I remember the moment when we knew we were officially grown up in primary school – during French lessons with the headmaster.
MFL lessons are the norm nowadays but back in my time, French lessons were a weekly highlight, as they meant me and about a dozen classmates spent half an hour learning something the rest of the school did not already know.
As I moved onto secondary school, languages were eventually deemed ‘uncool’ and those who took French or Spanish past GCSE – myself included – were thought to be insane by their peers.
When I think about it, only French got a shoo-in at primary school. Spanish was introduced in the first year of secondary school but even then, all efforts were concentrated on learning and teaching French.
No-one seemed to care about German or Italian and everyone thought Mandarin was a fruit.
Learning French is a current requirement in UK primary schools and the possibilities of school trips, exchanges and overseas partnerships are endless, but knowing how to speak it may not be as impressive as learning more obscure languages such as Swedish, Polish or Japanese.
The number of people learning a language nowadays relies on how influential it is in popular culture – just look at how many people have started to learn Na’vi, just because it was featured in James Cameron’s 2009 epic Avatar – and this can only be aimed at the younger generation, when ‘cool’ is key.
This is the aim of our annual language competition for primary schools, the Junior Language Challenge. Parents have commented that the competition has fuelled their children’s passion for learning new languages and has inspired them to take up different ones as options for GCSE.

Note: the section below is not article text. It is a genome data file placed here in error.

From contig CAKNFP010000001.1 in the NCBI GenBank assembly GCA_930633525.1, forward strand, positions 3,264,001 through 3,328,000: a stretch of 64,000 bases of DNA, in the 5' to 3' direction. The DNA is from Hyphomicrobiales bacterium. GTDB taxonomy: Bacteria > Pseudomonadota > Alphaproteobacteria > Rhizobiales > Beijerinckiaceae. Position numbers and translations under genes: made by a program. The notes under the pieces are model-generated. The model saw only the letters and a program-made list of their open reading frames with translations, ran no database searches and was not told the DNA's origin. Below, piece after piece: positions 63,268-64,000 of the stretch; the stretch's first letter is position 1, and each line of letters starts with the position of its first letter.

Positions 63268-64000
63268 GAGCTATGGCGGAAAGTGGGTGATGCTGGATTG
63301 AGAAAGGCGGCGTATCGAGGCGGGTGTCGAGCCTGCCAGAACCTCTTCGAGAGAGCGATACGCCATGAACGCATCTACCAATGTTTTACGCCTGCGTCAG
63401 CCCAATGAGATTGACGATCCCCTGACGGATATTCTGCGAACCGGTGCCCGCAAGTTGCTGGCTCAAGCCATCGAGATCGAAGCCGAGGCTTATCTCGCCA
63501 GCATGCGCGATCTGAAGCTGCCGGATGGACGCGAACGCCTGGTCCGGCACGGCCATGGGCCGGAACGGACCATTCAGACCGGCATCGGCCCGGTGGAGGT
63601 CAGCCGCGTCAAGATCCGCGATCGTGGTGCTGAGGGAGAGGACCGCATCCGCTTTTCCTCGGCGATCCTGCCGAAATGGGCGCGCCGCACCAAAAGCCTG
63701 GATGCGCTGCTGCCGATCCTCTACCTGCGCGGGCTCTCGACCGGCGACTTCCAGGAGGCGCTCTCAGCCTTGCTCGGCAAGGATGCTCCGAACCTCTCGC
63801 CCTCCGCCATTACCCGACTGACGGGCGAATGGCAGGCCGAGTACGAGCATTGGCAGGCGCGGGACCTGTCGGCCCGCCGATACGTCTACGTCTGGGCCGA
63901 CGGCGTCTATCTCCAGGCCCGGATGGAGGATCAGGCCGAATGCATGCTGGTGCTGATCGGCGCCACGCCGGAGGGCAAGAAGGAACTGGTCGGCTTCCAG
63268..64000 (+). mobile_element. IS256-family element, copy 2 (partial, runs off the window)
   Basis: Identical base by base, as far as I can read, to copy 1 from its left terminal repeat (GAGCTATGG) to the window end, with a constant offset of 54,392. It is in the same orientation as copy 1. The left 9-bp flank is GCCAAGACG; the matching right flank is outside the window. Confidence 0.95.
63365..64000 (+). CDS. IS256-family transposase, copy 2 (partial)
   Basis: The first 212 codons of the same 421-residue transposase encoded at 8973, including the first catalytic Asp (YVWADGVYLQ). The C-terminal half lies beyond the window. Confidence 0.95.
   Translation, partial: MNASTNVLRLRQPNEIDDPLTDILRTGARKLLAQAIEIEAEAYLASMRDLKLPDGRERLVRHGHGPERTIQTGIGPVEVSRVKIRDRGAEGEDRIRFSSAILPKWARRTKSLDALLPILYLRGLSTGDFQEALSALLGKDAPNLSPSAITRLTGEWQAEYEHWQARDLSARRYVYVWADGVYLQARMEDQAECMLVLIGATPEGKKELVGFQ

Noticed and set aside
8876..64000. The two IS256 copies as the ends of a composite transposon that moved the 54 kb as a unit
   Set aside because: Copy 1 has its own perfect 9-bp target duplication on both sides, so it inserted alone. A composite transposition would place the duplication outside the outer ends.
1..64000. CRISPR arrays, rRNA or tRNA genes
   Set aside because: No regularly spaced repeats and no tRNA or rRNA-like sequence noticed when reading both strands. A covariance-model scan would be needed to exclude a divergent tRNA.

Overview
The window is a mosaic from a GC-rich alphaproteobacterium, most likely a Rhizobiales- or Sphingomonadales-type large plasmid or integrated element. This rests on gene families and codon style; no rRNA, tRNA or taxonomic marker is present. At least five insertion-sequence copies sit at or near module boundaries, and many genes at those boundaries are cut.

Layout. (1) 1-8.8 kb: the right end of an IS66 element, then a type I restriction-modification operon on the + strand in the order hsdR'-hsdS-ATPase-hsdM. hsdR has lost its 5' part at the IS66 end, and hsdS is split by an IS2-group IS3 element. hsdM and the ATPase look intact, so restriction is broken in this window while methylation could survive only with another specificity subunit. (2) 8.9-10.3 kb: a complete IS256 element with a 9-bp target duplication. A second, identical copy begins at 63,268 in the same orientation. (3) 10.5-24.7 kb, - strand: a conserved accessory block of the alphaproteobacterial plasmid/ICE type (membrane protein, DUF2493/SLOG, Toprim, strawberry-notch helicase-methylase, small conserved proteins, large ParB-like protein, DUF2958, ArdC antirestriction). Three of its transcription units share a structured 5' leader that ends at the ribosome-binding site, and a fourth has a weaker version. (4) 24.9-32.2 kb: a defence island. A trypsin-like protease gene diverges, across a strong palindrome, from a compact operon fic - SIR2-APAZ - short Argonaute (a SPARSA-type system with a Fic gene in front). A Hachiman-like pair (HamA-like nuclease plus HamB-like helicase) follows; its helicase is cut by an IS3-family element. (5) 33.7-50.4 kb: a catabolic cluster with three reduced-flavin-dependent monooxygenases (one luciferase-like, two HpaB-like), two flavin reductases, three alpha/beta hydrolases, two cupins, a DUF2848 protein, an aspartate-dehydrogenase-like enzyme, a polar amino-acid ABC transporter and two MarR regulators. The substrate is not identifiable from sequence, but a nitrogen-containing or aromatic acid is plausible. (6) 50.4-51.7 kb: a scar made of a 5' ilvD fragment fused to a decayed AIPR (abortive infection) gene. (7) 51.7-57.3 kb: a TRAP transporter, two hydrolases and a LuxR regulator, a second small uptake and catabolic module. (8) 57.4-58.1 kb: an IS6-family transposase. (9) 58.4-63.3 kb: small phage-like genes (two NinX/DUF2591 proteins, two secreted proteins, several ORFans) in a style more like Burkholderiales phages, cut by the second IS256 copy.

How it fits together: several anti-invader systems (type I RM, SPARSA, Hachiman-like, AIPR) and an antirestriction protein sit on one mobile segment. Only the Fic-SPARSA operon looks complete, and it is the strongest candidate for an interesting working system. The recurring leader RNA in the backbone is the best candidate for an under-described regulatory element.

I am hopeful that more unusual languages will be featured in the National Curriculum, but unless Justin Bieber turns around and starts learning Mandarin, whether pre-teens take language learning to the next step is debatable.
Where do you think today’s language learning is going? Where can there be room for improvement? And ask yourselves, in ten years or so, will French reign supreme or can Spanish or Mandarin take the crown as Most Popular Foreign Language to Learn at Primary School?
If you ever go to Hungary, and you happen to ask someone about a restaurant where exceptional goulash soup is served, don’t be surprised if 8.5 people out of 10 reply, “I don’t speak English” (even if they do). The reason is not related to our average IQ, which is fortunately relatively high, but it’s based on our Eastern European bringing-up.
In Hungary people are very shy and inhibited thanks to 40 years of strict Communist breeding. We have been taught to keep quiet and we are very good at this. Even today, a couple of generations later, it’s still coded in our genes and it is a difficult task to laugh and enjoy something without asking permission before doing it.
In our schools the expectations are very high. If you cannot pronounce the “th” sound perfectly by pinching your tongue with your teeth, you fail and go to jail.
No, just kidding, but it’s still not easy to pass English exams.
Teachers compliment-wise are very stingy. They usually don’t say anything laudatory, as it would be harmful pedagogically (based on Russian scientific researches from the 70s, which we have to take really seriously).
If you want to have a certificate in English in Hungary, prepare for the worst – you have to talk about the blue jay’s ritual dancing habits or paraphrase the rules of Malay football in English, subjects that you’ve never heard of in your life and probably you couldn’t say a word about even in Hungarian.
For this reason when a typical Hungarian goes to a different country, it is a challenge to her/him to start speaking confidently in the language of the country she/he visits. We always can see the little guy in the black jump-suit with the pitchfork on our left shoulder, saying, “Don’t even think about saying anything, your pronounciation is horrible, you might even hurt someone.”
Don’t be afraid, the little guy is wrong, take courage and speak!